Tuesday, July 05, 2005

Anxiety and Me

I have Obsessive Compulsive Disorder, with some General/Social Anxiety thrown in to complete the package. And I'm just going to jump straight into this one, without worrying whether I should be writing this, whether this is far too egocentric (hell, this is my blog, of course it's egocentric!), whether this is reaaaaaaallllly dull... see me now, jumping right in.

My personal variety of OCD is known as 'Pure Obsession', as it comes without physical rituals, and consists of obsessional thoughts. Often they are disturbing images, impulses and ideas; the Pure O sufferer catastrophically misinterprets these as being 'evil' or as revealing something dreadful about their true self. Really, of course, almost everyone has bizarre intrusive thoughts from time to time, and they don't assign them undue importance. However, I thought the 'bad thoughts' meant that I was an evil, terrible person; I thought I had done terrible things, and that my thoughts were evidence of how 'evil' I was. These false beliefs lead to thoughts becoming obsessional, and one ends up in a state of extreme anxiety. I finally got the courage to seek medical help aged 19. The response of the doctor was to give me an anti-psychotic which he told me would 'make the thoughts go away'.

This reinforced the false idea in my mind that the thoughts were something I had to get rid of. The GP chose the meds because he believed I was psychotic and that I had voices, and that my mind needed to be 'controlled'- another common false assumption of people with OCD. So the very logic behind the several different meds he gave me was skewed and backed up OCD beliefs rather than refuting them.

And then there was the sedative effect of the drugs. I couldn't do anything. The drugs effectively killed my body so it couldn't do what I wanted it to: I couldn't read, write (the two most important things to me in terms of my identity), watch TV, talk, walk properly, eat, swallow... I was effectively in a vegetative state. And I couldn't tell anyone what was going on. I felt so completely alone.

But I didn't have any intrusive thoughts. Nope. None. The reason? My brain was sedated, and could no longer maintain any thought process at all. The price of losing the thoughts was losing my mind, degrading it to a state of helplessness, trapped in a body that didn't work properly, that drooled and jerked about. The price was too high.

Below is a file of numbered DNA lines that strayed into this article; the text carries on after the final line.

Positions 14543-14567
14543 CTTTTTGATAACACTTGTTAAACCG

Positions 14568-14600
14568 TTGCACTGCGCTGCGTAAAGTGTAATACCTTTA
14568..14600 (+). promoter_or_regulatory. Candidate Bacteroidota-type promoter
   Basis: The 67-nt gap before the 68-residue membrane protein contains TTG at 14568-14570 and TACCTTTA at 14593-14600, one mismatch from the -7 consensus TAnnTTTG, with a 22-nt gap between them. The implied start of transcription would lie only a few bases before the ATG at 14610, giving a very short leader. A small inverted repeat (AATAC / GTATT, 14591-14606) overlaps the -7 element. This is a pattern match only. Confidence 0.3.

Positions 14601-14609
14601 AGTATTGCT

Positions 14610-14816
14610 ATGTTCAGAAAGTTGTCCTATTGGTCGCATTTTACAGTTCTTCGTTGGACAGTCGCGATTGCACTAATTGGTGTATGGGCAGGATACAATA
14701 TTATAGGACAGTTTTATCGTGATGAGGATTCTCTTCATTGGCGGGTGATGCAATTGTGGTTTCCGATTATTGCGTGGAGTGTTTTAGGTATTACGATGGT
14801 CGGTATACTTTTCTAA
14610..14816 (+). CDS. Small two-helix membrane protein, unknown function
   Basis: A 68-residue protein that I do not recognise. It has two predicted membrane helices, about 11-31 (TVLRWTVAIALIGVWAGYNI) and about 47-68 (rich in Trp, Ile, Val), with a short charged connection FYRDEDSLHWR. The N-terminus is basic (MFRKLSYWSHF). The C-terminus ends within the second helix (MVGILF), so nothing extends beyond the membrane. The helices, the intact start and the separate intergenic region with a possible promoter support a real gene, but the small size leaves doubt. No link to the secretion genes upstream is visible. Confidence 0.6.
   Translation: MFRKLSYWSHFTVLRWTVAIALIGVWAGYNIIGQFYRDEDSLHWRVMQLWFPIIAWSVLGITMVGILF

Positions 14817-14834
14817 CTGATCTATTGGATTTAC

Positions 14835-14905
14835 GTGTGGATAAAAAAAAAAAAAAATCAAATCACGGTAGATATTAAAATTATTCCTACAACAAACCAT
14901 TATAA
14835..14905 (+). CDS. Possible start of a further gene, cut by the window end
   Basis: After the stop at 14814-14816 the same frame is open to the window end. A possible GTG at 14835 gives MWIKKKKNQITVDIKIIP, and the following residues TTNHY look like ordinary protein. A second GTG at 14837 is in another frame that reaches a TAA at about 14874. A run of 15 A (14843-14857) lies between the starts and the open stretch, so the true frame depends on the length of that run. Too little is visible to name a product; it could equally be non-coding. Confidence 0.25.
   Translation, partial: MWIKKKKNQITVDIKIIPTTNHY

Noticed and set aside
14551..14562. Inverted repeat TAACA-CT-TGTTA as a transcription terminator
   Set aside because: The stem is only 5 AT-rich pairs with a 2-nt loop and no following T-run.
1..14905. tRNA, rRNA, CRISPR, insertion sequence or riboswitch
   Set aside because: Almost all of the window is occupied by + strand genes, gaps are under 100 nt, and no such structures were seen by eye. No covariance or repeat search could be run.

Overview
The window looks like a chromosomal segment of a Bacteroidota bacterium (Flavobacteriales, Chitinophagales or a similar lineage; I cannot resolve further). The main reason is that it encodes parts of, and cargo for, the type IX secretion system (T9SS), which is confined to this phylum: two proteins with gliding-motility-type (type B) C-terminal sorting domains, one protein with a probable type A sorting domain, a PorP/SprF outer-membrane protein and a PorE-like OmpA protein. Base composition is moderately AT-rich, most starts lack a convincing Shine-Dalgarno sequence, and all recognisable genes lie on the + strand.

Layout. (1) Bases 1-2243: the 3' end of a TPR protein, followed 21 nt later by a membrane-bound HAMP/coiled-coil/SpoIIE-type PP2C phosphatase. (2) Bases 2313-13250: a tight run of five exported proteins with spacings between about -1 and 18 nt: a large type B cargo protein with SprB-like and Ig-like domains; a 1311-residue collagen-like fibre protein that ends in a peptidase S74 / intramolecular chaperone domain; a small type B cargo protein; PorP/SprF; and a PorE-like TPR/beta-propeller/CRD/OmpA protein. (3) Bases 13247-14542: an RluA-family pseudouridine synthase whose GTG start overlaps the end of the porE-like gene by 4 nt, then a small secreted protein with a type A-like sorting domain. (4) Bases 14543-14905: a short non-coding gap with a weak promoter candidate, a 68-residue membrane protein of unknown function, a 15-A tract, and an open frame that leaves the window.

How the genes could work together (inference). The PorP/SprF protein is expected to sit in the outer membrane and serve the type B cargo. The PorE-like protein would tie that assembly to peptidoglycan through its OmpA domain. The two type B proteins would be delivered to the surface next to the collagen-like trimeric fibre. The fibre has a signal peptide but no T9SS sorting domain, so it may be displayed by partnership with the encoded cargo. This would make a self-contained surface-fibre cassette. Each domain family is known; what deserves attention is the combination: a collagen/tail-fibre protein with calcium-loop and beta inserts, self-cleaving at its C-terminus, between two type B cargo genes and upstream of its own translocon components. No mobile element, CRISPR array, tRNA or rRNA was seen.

We cannot strive after complete perfection in our minds. We can aspire to behave according to our consciences, to act with integrity and personal strength, but it is impossible to take all disturbing thoughts out of the brain. The thoughts are normal; what we can control is our reactions to them. Everyone has 'bad' thoughts, urges, ideas that we cannot control; it's part of being human and killing all disturbing thoughts means killing the rest of our minds as well. The price is too high! We should all respect our minds and ourselves, and accept the uncomfortable thoughts and impulses which are meaningless and common.

These days I'm on a different type of medication which lessens anxiety, but doesn't 'cure' anything. Last year I was fortunate enough to receive some talking treatment known as 'Cognitive Behavioural Therapy'. CBT enabled me to uncover and deflate my self-deprecating beliefs and cognitive biases. It helped me to think in a completely different way, and helped me in finding my voice again.

I thought I'd just share that with you.

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